Thomas Newcomen (baptized February 24,1664-August 5,1729), blacksmith and inventor - though he called himself an 'ironmonger' - was born in Dartmouth, Devon, England.
In 1712 Newcomen, with his business partner Thomas Savery, built an atmospheric steam engine for pumping water out of mines, from coal mines to the tin mines of Newcomen's native south-west England, particularly in Cornwall.
The Newcomen engine was first used near at the Conygree coalworks near Dudley in the West Midlands in 1712. A working replica has been constructed at the Black Country Living Museum there.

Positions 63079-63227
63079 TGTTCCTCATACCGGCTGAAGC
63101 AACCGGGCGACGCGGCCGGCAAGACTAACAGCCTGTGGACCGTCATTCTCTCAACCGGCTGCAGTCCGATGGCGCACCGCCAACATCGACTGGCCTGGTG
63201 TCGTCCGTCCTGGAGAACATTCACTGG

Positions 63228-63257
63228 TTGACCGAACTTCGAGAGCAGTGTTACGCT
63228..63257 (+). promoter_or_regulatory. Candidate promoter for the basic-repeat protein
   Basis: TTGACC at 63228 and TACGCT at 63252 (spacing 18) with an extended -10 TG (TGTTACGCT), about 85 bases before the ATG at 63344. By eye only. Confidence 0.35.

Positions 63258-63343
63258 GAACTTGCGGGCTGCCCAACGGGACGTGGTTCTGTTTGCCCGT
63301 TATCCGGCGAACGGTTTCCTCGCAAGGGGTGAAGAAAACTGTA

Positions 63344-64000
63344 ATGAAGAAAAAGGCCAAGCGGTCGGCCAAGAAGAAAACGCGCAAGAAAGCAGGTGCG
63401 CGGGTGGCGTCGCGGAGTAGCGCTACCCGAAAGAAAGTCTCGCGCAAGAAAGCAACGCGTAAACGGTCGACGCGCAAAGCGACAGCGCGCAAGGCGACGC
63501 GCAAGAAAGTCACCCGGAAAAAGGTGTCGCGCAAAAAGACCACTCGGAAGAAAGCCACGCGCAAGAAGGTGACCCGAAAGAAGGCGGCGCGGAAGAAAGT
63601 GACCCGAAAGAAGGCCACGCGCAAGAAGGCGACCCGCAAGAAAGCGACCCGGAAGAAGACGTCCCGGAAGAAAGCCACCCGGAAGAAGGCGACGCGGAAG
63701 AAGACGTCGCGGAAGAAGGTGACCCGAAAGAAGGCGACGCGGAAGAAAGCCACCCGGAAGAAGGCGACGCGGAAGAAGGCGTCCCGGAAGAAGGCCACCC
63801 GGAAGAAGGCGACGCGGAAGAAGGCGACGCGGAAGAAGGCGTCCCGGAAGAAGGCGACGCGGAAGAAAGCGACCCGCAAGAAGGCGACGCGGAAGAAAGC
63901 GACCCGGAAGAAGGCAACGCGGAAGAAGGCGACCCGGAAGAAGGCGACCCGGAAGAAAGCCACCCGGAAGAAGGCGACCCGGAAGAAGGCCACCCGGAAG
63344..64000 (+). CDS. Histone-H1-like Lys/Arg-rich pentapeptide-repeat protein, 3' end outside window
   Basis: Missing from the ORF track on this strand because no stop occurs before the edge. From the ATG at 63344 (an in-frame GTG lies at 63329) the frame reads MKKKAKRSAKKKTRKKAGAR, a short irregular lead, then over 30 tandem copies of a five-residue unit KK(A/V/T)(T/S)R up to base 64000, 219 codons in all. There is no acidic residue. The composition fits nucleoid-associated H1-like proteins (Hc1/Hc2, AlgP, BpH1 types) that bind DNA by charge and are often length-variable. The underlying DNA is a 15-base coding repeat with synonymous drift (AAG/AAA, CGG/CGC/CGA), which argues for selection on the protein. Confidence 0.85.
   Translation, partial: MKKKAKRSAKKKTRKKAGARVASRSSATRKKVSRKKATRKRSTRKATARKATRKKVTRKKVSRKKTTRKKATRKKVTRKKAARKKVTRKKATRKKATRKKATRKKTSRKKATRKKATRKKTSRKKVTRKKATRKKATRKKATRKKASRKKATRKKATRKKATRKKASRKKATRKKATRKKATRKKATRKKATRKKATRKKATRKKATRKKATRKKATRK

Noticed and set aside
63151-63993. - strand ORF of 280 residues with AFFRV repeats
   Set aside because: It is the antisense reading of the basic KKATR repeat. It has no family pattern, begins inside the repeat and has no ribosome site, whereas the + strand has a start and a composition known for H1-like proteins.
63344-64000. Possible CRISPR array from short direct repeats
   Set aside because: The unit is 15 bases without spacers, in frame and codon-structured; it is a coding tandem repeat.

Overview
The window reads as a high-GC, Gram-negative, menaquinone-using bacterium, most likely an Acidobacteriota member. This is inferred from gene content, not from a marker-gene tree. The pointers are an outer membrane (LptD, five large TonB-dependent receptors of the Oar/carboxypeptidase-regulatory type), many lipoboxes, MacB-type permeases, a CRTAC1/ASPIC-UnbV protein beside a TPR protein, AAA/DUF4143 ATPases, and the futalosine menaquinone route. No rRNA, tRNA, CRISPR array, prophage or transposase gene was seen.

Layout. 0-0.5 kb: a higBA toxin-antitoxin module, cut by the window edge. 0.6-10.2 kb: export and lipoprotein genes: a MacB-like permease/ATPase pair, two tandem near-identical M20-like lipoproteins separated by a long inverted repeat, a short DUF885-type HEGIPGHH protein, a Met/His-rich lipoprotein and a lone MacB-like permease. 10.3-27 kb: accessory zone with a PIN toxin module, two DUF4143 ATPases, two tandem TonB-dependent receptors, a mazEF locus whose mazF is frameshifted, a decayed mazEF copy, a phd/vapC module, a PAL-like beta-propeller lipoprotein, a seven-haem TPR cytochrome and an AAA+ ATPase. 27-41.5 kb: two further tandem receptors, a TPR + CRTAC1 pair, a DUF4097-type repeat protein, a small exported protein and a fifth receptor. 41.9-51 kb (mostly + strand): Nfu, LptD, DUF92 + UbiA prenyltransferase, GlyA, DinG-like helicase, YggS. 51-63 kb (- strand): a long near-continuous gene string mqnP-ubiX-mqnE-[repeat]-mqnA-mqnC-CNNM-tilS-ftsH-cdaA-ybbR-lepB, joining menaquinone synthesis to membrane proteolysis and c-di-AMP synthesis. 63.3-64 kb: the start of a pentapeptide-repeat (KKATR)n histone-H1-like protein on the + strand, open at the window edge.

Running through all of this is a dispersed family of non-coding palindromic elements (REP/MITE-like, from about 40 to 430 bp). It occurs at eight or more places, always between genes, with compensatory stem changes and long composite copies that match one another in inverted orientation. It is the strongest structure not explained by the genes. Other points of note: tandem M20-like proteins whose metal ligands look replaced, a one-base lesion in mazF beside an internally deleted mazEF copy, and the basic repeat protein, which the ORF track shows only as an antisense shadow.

Further engines were installed by Newcomen himself in mines in the Midlands, north Wales and Cumbria, with over 100 built before the patent expired in 1733. The design was later improved by James Watt.
In London in 1920, a learned society to promote and encourage the study of the history of engineering and technology was formed, called the Newcomen Society, after Thomas Newcomen. An American branch was established soon after, and there are branches in Birmingham and Manchester, but the Newcomen Society of the United States is now entirely separate from its UK counterpart.